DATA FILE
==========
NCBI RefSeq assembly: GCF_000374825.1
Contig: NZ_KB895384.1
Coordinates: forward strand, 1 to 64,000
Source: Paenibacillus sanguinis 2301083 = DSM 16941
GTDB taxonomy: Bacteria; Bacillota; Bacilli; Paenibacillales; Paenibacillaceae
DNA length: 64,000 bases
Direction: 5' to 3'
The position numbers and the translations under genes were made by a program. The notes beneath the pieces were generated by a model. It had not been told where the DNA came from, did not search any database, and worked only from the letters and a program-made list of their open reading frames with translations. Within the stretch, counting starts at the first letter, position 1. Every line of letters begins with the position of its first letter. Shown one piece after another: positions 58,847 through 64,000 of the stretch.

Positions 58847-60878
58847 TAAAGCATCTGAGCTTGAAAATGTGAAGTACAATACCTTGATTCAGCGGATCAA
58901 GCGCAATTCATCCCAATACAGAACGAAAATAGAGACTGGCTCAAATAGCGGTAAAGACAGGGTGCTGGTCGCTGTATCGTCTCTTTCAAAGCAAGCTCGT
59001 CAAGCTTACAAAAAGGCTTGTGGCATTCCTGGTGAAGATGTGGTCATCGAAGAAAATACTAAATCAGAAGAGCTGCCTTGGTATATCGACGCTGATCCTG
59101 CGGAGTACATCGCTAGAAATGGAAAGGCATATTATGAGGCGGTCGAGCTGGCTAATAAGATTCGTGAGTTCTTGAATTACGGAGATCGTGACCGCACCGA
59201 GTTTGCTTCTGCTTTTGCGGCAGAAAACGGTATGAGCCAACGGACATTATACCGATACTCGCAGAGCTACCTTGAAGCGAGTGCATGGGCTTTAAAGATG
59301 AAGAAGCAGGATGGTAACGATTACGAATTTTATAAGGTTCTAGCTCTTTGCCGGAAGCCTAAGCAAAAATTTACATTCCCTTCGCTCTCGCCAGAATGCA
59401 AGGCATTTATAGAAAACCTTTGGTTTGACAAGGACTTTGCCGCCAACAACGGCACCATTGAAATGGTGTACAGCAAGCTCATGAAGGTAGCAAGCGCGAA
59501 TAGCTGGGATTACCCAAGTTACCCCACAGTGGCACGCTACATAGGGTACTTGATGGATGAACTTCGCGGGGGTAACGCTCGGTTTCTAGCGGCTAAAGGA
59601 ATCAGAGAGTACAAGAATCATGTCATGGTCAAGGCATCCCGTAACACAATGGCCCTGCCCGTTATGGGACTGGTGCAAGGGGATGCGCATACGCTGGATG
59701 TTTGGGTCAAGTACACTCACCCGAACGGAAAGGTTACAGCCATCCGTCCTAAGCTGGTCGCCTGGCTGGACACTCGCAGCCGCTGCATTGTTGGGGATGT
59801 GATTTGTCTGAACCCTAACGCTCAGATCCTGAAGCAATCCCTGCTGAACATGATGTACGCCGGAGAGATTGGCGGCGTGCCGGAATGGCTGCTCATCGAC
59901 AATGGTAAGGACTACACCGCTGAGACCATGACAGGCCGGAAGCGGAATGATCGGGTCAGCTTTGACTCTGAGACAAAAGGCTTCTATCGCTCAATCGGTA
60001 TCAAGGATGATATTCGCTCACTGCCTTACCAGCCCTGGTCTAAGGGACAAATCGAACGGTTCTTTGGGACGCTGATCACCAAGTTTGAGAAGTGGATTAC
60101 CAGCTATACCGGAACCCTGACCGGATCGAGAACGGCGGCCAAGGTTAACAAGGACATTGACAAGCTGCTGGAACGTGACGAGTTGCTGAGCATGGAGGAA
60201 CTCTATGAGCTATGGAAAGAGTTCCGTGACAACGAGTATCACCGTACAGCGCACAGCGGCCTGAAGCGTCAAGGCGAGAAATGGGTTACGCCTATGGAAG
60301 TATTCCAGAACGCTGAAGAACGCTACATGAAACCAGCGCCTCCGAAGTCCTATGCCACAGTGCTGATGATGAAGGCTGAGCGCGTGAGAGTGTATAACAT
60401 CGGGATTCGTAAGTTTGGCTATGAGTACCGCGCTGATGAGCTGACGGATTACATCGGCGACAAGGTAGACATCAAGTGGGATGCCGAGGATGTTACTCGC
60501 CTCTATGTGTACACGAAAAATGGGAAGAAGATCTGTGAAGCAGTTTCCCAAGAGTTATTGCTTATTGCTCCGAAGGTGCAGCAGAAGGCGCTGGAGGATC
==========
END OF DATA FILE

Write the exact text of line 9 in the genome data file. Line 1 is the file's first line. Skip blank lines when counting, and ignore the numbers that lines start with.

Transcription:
Positions 58847-60878